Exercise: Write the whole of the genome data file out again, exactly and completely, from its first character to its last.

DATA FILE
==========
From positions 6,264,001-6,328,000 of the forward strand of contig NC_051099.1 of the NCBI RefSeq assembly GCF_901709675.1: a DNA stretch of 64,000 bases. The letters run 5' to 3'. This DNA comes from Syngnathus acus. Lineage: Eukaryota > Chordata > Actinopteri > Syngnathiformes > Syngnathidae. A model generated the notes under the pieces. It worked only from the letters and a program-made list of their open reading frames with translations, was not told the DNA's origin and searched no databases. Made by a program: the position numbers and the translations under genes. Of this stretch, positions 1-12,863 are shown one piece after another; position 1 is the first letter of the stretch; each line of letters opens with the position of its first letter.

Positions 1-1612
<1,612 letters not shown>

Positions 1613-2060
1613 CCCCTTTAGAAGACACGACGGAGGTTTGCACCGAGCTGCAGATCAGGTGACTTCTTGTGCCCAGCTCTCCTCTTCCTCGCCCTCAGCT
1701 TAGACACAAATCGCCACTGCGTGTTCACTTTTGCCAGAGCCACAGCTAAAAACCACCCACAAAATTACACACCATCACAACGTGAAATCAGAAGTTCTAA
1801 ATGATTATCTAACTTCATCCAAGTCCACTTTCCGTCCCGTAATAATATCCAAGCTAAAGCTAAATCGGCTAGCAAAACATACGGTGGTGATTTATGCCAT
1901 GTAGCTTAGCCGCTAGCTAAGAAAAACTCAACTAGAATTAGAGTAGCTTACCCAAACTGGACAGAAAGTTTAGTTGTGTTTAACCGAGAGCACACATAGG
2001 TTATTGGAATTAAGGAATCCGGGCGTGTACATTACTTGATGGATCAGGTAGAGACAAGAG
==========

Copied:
From positions 6,264,001-6,328,000 of the forward strand of contig NC_051099.1 of the NCBI RefSeq assembly GCF_901709675.1: a DNA stretch of 64,000 bases. The letters run 5' to 3'. This DNA comes from Syngnathus acus. Lineage: Eukaryota > Chordata > Actinopteri > Syngnathiformes > Syngnathidae. A model generated the notes under the pieces. It worked only from the letters and a program-made list of their open reading frames with translations, was not told the DNA's origin and searched no databases. Made by a program: the position numbers and the translations under genes. Of this stretch, positions 1-12,863 are shown one piece after another; position 1 is the first letter of the stretch; each line of letters opens with the position of its first letter.

Positions 1-1612
<1,612 letters not shown>

Positions 1613-2060
1613 CCCCTTTAGAAGACACGACGGAGGTTTGCACCGAGCTGCAGATCAGGTGACTTCTTGTGCCCAGCTCTCCTCTTCCTCGCCCTCAGCT
1701 TAGACACAAATCGCCACTGCGTGTTCACTTTTGCCAGAGCCACAGCTAAAAACCACCCACAAAATTACACACCATCACAACGTGAAATCAGAAGTTCTAA
1801 ATGATTATCTAACTTCATCCAAGTCCACTTTCCGTCCCGTAATAATATCCAAGCTAAAGCTAAATCGGCTAGCAAAACATACGGTGGTGATTTATGCCAT
1901 GTAGCTTAGCCGCTAGCTAAGAAAAACTCAACTAGAATTAGAGTAGCTTACCCAAACTGGACAGAAAGTTTAGTTGTGTTTAACCGAGAGCACACATAGG
2001 TTATTGGAATTAAGGAATCCGGGCGTGTACATTACTTGATGGATCAGGTAGAGACAAGAG